Tuesday, March 22, 2016

The Confessions of X

      Gracefully enchanting, Wofle's prose sings on the page with every descriptive sentence. A soothing melody for the literary soul. This book is a bleeding heart - a big, throbbing, bloody, bleeding heart. Clawing my throat. Stretching my heartstrings altogether too far.

     So masterful is Wolfe's writing, that when I stopped to think that I could not remember the main character's name, it took me a good few minutes to realize that she had not, indeed, given her a name. The title of The Confessions of X is never once undermined by a true, given name, and I even stopped reading so that I could page back and try to find some instance where her name was uttered.

     I grew so very lost in this book - utterly enveloped and embalmed, so wrapped up in the characters. And the emotions. Oh, my beating heart - the emotions that Wolfe manages to convey. Every breath is simply shuddering with beauty that I can barely contain in my own mind's eye. I can barely contain it for the agony of it all.

     The Confessions of X is not packed full of action or riddled with suspense and intrigue, like the other books that I'm so used to reading. It is overflowing with life. Overflowing with life and love, tears and laughter, agony and beauty, and in general the essence of living, from the perspective of the anonymous lover of Augustine of Hippo. Womanhood, grief, faith, laughter, freedom, and despair. The joys and pains of living. The triumphs of loving and grasping those anxious breaths of affection so cherished in this life. This story is so much more than historical fiction. Wolfe's research and immersion in the time, land, and cultures is captivating, all encompassing; "a gorgeous, poignant story - a journey both in time and to the soul. Wolfe's Writing is evocative, her research immaculate" (Tosca Lee, New York Times bestselling author of Havah: The Story of Eve, Iscariot, and others. She has also written collaboratively with Ted Dekker. Highly recommended. I am in the midst of reading Iscariot myself).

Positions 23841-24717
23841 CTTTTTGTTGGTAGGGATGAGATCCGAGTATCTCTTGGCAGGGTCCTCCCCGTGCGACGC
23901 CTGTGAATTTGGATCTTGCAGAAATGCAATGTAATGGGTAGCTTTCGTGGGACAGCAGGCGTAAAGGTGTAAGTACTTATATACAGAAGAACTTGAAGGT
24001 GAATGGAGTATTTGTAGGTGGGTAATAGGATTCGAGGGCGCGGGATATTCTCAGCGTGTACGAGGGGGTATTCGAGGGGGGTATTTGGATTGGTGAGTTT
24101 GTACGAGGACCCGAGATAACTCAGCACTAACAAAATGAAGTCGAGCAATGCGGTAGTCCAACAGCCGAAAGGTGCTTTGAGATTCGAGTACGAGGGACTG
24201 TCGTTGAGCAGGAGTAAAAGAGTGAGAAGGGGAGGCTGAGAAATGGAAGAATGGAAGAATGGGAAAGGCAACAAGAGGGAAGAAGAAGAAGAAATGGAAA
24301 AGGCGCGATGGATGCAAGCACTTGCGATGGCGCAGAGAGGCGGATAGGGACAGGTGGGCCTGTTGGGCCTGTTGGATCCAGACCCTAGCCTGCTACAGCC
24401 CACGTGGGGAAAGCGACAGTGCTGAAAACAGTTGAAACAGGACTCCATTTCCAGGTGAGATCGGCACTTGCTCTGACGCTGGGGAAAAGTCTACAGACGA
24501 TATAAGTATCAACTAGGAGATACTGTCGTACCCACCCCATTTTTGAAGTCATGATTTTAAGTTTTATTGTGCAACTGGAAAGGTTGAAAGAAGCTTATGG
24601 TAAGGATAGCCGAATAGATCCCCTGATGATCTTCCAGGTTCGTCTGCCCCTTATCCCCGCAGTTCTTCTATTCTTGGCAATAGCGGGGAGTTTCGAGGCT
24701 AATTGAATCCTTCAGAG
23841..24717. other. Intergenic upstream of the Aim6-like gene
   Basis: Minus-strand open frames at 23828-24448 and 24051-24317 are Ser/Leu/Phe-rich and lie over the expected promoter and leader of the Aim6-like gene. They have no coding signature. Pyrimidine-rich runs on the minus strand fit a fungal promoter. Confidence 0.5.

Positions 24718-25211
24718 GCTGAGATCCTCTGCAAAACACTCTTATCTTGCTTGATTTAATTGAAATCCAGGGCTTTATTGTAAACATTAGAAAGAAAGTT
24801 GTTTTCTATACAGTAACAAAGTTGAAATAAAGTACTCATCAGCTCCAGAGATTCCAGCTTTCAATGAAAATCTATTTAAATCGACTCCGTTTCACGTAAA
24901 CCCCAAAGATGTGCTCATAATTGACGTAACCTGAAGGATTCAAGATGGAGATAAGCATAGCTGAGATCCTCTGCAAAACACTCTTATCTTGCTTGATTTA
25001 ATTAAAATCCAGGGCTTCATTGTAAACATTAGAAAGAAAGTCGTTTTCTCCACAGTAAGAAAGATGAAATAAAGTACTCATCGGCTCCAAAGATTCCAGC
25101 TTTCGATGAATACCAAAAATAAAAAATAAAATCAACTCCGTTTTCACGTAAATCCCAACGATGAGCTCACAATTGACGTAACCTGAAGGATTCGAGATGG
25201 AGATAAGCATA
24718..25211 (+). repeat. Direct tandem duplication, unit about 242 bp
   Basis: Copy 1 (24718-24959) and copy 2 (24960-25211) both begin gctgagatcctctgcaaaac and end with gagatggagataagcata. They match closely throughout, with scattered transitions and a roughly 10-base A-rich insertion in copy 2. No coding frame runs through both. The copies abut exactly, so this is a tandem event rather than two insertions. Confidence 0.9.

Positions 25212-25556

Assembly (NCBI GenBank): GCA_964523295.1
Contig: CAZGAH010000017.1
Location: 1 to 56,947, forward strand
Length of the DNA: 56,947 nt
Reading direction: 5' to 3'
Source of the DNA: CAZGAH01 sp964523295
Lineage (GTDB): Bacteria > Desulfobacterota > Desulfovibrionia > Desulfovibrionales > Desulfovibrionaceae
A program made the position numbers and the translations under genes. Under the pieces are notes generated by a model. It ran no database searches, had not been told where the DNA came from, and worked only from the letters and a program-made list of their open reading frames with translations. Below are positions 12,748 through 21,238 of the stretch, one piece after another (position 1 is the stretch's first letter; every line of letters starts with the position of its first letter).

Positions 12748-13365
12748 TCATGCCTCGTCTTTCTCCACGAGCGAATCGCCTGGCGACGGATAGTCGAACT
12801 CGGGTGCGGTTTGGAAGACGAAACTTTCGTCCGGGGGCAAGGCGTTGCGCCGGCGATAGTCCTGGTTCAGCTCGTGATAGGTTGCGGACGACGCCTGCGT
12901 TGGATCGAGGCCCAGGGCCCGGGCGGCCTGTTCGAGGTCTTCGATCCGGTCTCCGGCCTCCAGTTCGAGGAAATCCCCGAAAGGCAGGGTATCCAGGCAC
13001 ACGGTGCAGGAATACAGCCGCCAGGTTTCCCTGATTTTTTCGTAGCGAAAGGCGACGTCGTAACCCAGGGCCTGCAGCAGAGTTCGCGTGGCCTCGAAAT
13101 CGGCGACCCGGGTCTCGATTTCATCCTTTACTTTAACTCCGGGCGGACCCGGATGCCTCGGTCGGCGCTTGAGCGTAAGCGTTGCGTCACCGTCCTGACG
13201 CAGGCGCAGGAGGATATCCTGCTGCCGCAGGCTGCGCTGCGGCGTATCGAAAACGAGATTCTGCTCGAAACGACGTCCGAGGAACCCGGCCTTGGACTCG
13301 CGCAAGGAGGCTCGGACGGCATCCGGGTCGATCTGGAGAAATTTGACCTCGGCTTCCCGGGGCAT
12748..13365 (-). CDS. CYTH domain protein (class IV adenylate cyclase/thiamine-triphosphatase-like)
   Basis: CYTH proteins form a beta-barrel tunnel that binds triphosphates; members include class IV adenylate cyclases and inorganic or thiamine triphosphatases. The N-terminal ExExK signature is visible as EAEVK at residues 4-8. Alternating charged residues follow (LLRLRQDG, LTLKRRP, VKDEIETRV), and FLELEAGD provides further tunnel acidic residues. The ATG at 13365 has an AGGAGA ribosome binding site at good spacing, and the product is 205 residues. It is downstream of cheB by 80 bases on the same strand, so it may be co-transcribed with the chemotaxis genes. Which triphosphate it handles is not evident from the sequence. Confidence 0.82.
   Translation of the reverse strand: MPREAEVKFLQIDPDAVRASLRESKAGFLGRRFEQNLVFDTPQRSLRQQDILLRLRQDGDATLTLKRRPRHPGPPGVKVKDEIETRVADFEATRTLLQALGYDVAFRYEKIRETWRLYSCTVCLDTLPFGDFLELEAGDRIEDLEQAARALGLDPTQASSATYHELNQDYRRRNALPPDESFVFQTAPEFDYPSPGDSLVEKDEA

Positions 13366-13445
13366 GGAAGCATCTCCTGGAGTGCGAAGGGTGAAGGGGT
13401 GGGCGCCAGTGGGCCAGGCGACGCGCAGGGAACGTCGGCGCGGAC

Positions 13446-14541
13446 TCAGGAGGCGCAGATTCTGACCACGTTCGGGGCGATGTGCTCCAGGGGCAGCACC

"Before he became a father of the Christian Church, Augustine of Hippo loved a woman whose name has been lost to history. This is her story."
     And what a story it is - enrapturing in all of its fiction, compelling in all of its history. This woman of incredible strength and courage, of emotion and fascinating dexterity, from naiveté to the depths of wisdom - she holds my heart, the imaginations of my soul, and I am full to bursting with the pure fascination. Read it and weep, laugh, cry, drift in the throes of another time, another place, another life. Ethereal beauty, flowing vocabulary, desperate love and vicious heartbreak - not necessarily in that order. This is the most beautiful book I have read this year, and I have read more than twenty.


For more information on The Confessions of X by Suzanne M. Wolfe, visit our website here.

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